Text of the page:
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IT was supposed to be a secret mission. It ended with two warships stuck on rocks and one of the biggest rescue operations ever seen.

The incident in October 1940 involved two Royal Navy destroyers. HMS FAME and HMS ASHANTI.

Both had been ordered to proceed to the River Tyne with other warships to help escort the newly built battleship HMS KIING GEORGE V to the River Forth in Scotland. It was a time when German U-boats roamed the seas looking for targets. A brand new battleship would be top of any German submarine commander’s hit list, so her protection, by small, fast submarine hunting warships like Fame and Ashanti was vital.

Ashanti and Fame had another dangerous task. Strategists hoped the warships creating sub-sea noise would detonate any acoustic mines laid by the Germans. Similarly, the magnetic signatures created by the hulls would cause any magnetic mines to explode, minimising the risk to the brand new battleship.

In poor weather on October 16 1940, the group of five warships began the operation. The route to the Tyne was not straightforward. Defensive minefields had been laid by the British and the flotilla, travelling at high speed, began a zig-zag steaming pattern weaving through the “friendly” mine fields as they approached their destination.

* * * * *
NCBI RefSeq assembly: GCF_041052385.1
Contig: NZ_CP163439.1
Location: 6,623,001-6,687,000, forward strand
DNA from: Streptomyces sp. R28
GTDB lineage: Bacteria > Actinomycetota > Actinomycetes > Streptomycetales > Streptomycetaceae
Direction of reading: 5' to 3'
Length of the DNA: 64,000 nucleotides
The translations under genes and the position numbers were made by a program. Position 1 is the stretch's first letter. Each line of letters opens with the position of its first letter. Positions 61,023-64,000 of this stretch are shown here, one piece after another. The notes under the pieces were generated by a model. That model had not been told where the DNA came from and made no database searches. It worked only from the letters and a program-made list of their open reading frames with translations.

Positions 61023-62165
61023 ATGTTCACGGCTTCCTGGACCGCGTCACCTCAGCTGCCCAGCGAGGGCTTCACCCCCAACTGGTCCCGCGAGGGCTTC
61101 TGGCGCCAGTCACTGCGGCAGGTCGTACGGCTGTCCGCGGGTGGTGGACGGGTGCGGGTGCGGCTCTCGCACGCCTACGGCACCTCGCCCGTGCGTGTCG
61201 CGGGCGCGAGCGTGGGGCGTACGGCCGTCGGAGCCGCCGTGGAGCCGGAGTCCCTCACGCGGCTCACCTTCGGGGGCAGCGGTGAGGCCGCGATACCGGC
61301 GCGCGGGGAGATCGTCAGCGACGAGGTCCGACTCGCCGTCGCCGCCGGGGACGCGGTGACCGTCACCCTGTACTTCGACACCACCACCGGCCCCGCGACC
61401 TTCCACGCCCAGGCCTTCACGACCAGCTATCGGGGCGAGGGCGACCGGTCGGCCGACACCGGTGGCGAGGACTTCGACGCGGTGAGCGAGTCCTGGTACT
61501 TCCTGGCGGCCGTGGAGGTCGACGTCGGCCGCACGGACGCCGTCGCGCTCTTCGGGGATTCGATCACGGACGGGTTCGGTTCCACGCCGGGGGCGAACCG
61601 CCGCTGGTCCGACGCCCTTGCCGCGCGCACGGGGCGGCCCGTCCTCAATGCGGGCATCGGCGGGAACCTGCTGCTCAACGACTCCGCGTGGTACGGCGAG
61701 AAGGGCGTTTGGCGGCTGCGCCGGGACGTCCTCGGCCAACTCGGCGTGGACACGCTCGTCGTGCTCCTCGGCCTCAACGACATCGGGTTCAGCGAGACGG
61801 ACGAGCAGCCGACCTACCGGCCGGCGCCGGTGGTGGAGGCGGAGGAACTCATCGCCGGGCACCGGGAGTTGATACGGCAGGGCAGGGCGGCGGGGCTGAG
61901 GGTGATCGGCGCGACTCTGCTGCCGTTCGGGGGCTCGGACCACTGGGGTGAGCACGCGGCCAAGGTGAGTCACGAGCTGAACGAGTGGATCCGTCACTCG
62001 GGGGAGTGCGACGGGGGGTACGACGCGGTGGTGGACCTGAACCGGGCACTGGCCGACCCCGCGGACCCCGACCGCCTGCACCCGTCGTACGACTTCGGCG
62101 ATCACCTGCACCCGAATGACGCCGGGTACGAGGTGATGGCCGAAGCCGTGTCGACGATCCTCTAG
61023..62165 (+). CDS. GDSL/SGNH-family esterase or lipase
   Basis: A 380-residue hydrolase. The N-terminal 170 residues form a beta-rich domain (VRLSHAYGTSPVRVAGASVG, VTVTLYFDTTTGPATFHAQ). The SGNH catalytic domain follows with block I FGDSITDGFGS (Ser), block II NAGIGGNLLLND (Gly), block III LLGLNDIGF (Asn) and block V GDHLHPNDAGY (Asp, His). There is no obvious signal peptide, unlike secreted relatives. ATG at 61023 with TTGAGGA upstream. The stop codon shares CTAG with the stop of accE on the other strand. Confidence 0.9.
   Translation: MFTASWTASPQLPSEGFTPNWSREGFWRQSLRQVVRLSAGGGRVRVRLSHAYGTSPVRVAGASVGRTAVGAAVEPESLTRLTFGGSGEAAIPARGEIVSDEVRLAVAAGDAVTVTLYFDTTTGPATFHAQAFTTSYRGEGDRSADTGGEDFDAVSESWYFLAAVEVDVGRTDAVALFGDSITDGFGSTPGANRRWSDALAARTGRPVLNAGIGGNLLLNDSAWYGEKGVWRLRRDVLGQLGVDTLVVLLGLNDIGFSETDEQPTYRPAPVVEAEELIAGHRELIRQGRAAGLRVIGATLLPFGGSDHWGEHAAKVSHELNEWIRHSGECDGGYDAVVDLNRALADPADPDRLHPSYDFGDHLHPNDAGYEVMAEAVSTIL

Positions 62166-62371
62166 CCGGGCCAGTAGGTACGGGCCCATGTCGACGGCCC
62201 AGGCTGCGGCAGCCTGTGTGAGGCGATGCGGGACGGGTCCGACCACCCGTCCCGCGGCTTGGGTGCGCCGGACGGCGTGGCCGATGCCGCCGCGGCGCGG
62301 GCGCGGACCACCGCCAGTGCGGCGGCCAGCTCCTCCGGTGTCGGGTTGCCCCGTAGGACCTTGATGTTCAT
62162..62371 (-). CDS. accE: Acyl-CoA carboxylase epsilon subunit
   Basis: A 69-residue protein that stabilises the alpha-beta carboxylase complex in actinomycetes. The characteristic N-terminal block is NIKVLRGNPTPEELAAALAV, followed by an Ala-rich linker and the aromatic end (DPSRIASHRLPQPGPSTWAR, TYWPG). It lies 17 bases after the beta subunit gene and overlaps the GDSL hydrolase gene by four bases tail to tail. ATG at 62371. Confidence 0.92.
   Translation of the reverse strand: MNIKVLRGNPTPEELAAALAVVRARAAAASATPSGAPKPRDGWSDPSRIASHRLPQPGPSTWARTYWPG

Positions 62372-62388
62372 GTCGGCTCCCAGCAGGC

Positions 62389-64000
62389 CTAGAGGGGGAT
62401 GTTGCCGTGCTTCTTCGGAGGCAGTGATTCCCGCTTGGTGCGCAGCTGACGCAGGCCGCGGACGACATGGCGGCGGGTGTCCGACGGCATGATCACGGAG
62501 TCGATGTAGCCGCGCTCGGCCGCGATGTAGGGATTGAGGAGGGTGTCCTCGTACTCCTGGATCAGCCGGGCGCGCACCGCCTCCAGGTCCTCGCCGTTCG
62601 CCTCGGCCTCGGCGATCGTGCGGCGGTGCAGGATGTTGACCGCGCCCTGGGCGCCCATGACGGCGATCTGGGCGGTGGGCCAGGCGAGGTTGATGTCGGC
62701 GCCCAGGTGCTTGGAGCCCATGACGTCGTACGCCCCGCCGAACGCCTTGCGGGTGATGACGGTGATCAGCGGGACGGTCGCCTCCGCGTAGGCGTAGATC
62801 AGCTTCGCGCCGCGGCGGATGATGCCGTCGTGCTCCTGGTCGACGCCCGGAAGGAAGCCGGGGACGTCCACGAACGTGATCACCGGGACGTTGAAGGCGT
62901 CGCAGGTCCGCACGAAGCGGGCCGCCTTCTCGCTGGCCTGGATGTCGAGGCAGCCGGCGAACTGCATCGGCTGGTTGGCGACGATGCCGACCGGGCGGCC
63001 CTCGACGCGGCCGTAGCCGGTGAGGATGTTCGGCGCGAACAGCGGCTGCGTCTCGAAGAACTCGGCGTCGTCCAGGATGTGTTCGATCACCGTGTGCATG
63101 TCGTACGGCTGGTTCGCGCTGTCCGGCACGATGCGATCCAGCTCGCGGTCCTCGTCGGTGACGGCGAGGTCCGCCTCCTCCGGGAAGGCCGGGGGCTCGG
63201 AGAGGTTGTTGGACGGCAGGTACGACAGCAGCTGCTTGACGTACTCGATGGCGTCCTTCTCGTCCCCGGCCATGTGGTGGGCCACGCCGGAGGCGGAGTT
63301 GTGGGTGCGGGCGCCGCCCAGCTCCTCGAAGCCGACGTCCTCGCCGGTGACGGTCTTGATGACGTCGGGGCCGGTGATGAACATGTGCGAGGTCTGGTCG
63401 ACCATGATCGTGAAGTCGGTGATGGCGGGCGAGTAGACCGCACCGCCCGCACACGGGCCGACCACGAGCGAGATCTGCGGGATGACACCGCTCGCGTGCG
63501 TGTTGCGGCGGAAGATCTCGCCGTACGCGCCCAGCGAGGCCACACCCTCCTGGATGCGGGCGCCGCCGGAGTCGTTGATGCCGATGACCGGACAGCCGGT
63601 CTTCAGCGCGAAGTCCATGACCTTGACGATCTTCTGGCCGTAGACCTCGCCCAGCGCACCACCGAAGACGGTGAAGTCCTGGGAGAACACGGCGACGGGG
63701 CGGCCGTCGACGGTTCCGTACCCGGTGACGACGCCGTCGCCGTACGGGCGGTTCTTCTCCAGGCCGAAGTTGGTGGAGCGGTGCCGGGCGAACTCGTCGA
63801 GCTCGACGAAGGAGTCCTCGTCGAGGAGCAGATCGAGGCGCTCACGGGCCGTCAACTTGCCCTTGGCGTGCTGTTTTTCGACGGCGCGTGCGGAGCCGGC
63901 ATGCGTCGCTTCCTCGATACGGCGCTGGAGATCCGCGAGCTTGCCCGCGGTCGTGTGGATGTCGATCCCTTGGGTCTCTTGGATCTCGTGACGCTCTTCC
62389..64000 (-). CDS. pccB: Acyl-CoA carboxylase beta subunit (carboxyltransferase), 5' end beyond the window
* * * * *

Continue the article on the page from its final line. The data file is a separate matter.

Fame was the first to hit the jagged rocks at Whitburn Steel - an outcrop on the coast between Sunderland and South Shields. She was capable of speeds of up to 35 knots - around 40 miles an hour - so when she hit the rocks she stuck fast. Ashanti, following at a more leisurely pace, hit the stricken Fame. It was only a glancing blow, but it was enough to damage fuel pipes in both vessels. Fame caught fire. The seas lifted Ashanti further on the rocks tearing and twisting her hull. Both were stuck fast, their crews stranded.

Sunderland Volunteer Life Brigade was a rescue organisation based on Wearside. The group, along with brigades in nearby South Shields and Tynemouth, had perfected the practice of so-called Breeches Buoy rescues, where a rocket carrying a line is fired onto a stranded ship and the crew is hauled to land one by one.

It took 32 hours to bring 272 men to the shore. A world record rescue.

Salvage crews worked for weeks to free the warships from the rocks. Ashanti and Fame were refitted and returned to service. Both survived the war, with Ashanti being scrapped in 1949, and Fame, renamed and sold-on to the Dominican Republic. She served until 1968 before being broken-up.

The battleship King George V made the hazardous trip from the Tyne to Scotland. She also survived the war.

The incident was down to naviational error. These days modern Royal Navy warships are guided by satellite.

Sunderland Volunteer Life Brigade still exists and continues to save lives. The invention of the helicopter means rocket line rescues are a thing of the past. Below is a video of the modern-day Life Brigade training with an RAF Sea King Rescue helicopter.

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